She nodded and suddenly sobbed. I hesitated for a moment, mid-climb, but knew the reason for it.
She had probably watched her best friend die.
“Do you know who did this?” I asked her, hoping to change her sobbing sorrows to that of burning anger. Such anger kept people alive, sometimes.
“The Bishop,” she said, between a cry.
Bishop? “Which one?”
“I… I don’t know. They just said they were here because the Bishop had a dream.”
A dream. A prophecy. Or at least, what the humans called it.
But by who? From who?
Someone had to have told them. But who? There had only been a few humans in this village… and they had all been like that widow. Gentle, and true.
This village hadn’t even traded with others. It hadn’t been on a map. Hadn’t been…
“Vim… my… my family,” she said softly.
“I know,” I said back.
She squeezed me tighter. Although it didn’t bother me, it surprised me at how strong she were.
A young child. Barely ten years of age. Yet had the strength of a grown man.
If only they’d fight back.
“I’m sorry,” I said, as we reached the top of the well.
With a firm motion, I pulled the two of us out. I made sure not to whack her head on the top of the well’s roof as I did so, but I knew her ears had probably brushed it.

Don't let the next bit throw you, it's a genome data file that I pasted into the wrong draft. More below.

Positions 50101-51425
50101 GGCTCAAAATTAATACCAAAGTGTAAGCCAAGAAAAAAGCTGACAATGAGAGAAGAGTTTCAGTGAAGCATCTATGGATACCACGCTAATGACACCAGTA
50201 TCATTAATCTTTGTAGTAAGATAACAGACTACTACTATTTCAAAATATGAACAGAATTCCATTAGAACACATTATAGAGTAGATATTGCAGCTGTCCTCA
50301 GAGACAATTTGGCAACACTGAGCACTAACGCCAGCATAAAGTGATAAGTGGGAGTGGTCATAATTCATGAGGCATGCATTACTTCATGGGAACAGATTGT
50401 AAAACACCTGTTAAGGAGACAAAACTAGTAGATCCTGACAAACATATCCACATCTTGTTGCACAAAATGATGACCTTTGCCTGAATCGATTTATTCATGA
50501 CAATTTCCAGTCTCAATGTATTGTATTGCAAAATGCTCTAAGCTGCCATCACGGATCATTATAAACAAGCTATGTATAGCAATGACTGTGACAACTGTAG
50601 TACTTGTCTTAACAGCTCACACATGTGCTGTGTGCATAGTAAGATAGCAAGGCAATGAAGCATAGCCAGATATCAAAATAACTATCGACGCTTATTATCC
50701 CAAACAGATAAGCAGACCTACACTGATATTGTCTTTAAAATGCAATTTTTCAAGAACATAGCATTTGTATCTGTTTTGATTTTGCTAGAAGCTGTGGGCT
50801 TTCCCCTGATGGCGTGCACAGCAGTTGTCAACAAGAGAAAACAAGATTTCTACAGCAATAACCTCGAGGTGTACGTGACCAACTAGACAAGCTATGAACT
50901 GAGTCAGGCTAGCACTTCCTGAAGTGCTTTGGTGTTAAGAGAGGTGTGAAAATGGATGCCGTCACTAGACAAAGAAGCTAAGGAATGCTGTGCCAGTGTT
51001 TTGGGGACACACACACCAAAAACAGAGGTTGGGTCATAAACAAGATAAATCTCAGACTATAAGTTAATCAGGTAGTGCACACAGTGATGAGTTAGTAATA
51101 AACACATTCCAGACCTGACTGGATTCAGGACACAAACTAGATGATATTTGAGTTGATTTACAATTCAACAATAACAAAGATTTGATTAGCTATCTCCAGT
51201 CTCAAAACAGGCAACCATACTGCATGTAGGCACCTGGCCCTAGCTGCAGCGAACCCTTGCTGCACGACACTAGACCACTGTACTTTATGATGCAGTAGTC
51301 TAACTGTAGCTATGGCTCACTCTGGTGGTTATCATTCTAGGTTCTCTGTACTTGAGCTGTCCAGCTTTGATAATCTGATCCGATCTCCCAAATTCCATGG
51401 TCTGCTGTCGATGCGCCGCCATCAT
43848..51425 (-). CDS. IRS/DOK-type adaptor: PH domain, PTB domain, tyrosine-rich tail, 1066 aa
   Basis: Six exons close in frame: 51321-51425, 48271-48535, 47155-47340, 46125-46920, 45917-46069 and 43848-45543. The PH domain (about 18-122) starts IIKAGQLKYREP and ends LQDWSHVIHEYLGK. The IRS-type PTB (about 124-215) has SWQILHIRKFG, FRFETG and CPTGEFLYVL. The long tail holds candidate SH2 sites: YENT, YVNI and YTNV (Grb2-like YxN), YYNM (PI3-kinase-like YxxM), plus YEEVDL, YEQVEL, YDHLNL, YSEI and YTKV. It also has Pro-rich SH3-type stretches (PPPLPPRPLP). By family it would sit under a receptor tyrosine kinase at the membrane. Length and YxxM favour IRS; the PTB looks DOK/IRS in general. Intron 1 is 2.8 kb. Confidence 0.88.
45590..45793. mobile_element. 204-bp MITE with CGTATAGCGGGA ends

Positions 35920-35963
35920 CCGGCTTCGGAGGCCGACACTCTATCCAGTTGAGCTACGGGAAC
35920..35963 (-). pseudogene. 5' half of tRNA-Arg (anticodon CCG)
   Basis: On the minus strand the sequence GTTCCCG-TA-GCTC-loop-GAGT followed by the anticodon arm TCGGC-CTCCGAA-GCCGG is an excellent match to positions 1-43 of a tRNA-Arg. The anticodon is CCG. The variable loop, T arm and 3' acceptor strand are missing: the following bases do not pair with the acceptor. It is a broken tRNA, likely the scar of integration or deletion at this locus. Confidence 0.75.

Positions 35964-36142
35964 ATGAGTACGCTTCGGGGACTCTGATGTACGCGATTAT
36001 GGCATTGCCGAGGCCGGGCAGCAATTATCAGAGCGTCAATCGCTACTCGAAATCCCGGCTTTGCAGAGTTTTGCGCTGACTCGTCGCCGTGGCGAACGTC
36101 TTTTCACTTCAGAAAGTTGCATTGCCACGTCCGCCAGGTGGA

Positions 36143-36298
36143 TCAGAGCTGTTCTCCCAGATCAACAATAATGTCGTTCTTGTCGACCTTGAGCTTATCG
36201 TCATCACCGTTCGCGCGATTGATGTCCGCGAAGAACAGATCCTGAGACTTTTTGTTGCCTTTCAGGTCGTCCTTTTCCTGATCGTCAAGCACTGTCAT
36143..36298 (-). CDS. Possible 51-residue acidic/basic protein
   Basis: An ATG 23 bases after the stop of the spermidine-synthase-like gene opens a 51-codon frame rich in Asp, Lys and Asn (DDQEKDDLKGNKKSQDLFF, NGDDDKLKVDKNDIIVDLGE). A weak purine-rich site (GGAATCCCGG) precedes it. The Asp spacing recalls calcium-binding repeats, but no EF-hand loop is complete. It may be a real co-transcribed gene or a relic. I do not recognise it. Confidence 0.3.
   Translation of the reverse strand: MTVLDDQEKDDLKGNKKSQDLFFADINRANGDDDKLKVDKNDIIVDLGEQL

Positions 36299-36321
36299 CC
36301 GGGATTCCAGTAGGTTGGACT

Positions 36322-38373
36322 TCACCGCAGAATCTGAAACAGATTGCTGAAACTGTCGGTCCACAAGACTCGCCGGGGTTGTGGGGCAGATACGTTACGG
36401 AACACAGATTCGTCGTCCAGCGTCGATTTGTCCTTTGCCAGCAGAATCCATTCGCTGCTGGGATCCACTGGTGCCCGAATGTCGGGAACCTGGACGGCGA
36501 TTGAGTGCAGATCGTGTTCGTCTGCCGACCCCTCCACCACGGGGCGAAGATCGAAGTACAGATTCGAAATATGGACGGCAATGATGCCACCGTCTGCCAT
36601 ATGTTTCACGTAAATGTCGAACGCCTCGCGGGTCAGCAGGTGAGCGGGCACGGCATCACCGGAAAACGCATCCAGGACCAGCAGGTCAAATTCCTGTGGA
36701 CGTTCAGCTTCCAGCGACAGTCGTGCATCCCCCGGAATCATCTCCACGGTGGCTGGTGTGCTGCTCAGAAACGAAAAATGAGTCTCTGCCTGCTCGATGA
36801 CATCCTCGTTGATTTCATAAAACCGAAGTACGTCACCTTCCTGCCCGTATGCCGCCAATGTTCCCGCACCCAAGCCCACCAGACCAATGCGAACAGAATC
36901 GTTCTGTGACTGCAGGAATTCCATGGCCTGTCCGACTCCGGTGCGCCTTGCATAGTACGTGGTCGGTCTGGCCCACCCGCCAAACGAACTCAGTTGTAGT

Stepping a few feet from the well, I wondered if I should walk her over to one of the still burning fires. Would another set of clothes be around here? A few of the buildings weren’t burnt that bad… I was going to have to find something for her to wear. Or at least, she was going to have to dry what she had on.
Even though our kind weren’t as weak as humans, they could still succumb to such cold. Especially the children…
Lomi began to shiver, and I knew it wasn’t because of the wind. Although I hadn’t looked at the pile in the distance, I could feel her staring at it.
“They screamed,” she whispered.
“I know,” I whispered back. While she still clung to my back, I headed for the building that was farthest from the pile. Luckily one of the farthest houses was still somewhat on fire. I’d be able to use it to make a small campfire for her to dry off at.
“They screamed!” she cried, burying her face into my neck.
She sobbed, and I hated how familiar I was with the sound. How familiar I was with this whole thing.
“Momma…!” her heart broke, again.